In a quick denouement to an eight-day-old takeover battle, Richmond-based Reynolds Metals yesterday agreed to be bought by industry giant Alcoa Inc. for $4.4 billion in stock, or $70.89 a share--about $300 million more than it offered a week ago. Alcoa would also assume $1.5 billion in debt.

Pittsburgh-based Alcoa first announced its bid for Reynolds within hours of its Montreal-based competitor Alcan Aluminium's announcement of plans to buy French company Pechiney and the aluminum and packaging business of Switzerland-based Algroup for $9.2 billion.

If the merger between the largest and third-largest North American aluminum companies takes place, the new operation would have annual revenue of $20.5 billion, just shy of the $21.6 billion of the Alcan-Pechiney-Algroup combine. But the new U.S. company would have bigger aluminum operations than its overseas competitor.

The sudden urge to merge in the aluminum industry is the result of stagnant metal prices--just as the plunge in oil prices last year led several oil giants to combine forces.

For about a decade now, the aluminum industry has been beset with low prices and weak demand. As long as the Soviet Union was one country, its huge aluminum capacity flowed into defense production. But the subsequent breakup and erosion of economic wealth forced the Commonwealth of Independent States to sell aluminum overseas for much-needed dollars.

The U.S. recession of the early 1990s and the more recent collapse of Asia's "miracle" economies only added to the industry's woes.

That's despite the fact that there are just six big players in the North American aluminum market--which together accounted for 16.4 percent of world production in 1998.

Along with the others, they have suffered as primary aluminum prices--as measured by the London Metal Exchange--spiraled down from an average of 73 cents a pound in 1997 to 54 cents in the first quarter of this year.

Standard & Poor's recently reported that the five largest companies in the industry lost $376.4 million in operating profits and $1 billion in revenue during the first quarter.

The planned merger, however, should help the companies reduce costs.

In the case of Alcoa, the expected efficiency savings are about $200 million two years after the merger. This will be in addition to Alcoa's $1.1 billion cost-reduction program, which ends in 2001.

With Reynolds in the fold, Alcoa would have a more balanced product portfolio. About a quarter of its revenue would come from consumer business, 28 percent from construction and distribution, 27 percent from aluminum and alumina, and 21 percent from transportation.

On Sunday, Reynolds's board of directors rejected Alcoa's previous offer of $65 a share in cash and stock as inadequate. Reynolds had also received an offer from Chicago investment firm Michigan Avenue Partners, which did not disclose the value of its bid but said it was higher than Alcoa's.

Michigan Avenue Partners Chairman Michael W. Lynch could not be reached for comment.

Reynolds's chairman and chief executive, Jeremiah J. Sheehan, said the new offer appealed to his shareholders because of the force Alcoa represents, and "the shareholders would have the opportunity to ride up the Alcoa share."

Reynolds has a 30-day "open-shopping" period, during which it is free to negotiate a better deal. But Vahid Fathi, mining and metals analyst at ABN Amro, said: "This is in line with our valuation of Reynolds."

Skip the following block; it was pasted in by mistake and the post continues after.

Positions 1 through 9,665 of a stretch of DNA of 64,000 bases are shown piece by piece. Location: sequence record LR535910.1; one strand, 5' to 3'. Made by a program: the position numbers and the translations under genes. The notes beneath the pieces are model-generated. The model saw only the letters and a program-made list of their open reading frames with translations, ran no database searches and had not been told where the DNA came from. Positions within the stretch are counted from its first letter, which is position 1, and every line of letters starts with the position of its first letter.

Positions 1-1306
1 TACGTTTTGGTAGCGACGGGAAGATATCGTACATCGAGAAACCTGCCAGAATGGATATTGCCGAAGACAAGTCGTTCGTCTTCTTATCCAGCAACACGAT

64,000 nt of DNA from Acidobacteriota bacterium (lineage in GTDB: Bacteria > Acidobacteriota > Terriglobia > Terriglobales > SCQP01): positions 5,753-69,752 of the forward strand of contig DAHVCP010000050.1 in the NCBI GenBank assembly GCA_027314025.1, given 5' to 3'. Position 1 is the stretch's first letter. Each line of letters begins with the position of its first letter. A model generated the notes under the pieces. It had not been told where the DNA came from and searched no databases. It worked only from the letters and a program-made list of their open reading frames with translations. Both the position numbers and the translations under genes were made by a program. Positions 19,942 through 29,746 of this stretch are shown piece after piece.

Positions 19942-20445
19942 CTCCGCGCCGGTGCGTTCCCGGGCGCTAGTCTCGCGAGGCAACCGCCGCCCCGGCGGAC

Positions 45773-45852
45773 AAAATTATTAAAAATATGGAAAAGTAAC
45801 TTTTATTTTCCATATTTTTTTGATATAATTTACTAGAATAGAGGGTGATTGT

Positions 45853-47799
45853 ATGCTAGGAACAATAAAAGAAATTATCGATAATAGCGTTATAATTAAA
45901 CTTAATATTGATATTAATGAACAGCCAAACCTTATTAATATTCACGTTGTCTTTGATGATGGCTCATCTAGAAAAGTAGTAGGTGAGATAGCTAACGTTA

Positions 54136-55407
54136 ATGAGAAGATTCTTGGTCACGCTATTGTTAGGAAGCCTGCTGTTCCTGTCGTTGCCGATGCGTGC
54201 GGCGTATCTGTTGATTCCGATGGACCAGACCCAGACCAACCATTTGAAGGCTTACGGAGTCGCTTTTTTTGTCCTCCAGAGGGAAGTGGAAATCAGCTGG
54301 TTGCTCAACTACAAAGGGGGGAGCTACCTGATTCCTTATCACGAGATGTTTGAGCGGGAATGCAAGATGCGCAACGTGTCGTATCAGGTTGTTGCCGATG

Alcoa will exchange 1.06 shares for every share of Reynolds. The final price is a 3.87 percent premium over Reynolds's Wednesday closing share price of $68.25. Reynolds stock fell $2.68 3/4 yesterday, to $65.56 1/4, reflecting Wall Street's disappointment that the merger fight ended so quickly.

Alcoa's stock closed at $65.18 3/4, down $1.68 3/4, but analysts dismissed the fall as a knee-jerk reaction to the announcement. "This deal is good for Alcoa," said Fathi.

"We believe the transaction to be very accretive to Alcoa's earnings per share" in the first year following the completion of the transaction, said Alain P. Belda, president and chief executive of Alcoa. He added that Alcoa expects to reach revenue of $30 billion in another four to five years.

But Alcoa, which initiated merger discussions with Reynolds on March 22, will likely attract an antitrust probe. In late 1997, Alcoa had to scuttle its bid to buy just one of Reynolds's plants after the Justice Department moved in to block the deal.

Belda, however, did not expect the department to stall the transaction this time. "We believe this [merger] is pro-competition and pro-customer," Belda said.

If the Alcan-Pechiney-Algroup merger gets the nod from the European Union regulators, Alcoa's move might be viewed in a more sympathetic light. "[That] would make it easier for Alcoa to make its case," said Leo Larkin, mining and metals analyst at S&P Equity Group.

Key Events in The Aluminum Bidding Wars

Aug. 10: Alcan Aluminium of Montreal agrees to buy Paris-based Pechiney and Zurich-based Algroup for $9.2 billion. Hours later, Alcoa makes an unsolicited bid for Reynolds Aluminum.

Aug. 15: Reynolds rejects Alcoa's offer as inadequate.

Aug. 16: Alcoa makes a hostile bid of $5.6 billion for Reynolds Metals.

Yesterday: Reynolds Metals agrees to be acquired by Alcoa after Alcoa sweetens its offer.

Reynolds Metals

Based: Richmond

Established: 1919

Employees: 20,000

1998 revenue: $5.9 billion

1998 earnings: $66.0 million

Yesterday's closing stock price: $65.561/4, down $2.683/4 (ticker RLM on the NYSE)


Based: Pittsburgh

Established: 1907

Employees: 103,500

1998 revenue: $15.3 billion

1998 earnings: $853 million

Yesterday's closing stock price: $65.183/4, down $1.683/4 (ticker AA on the NYSE)

SOURCES: The companies, Bloomberg News, Hoover's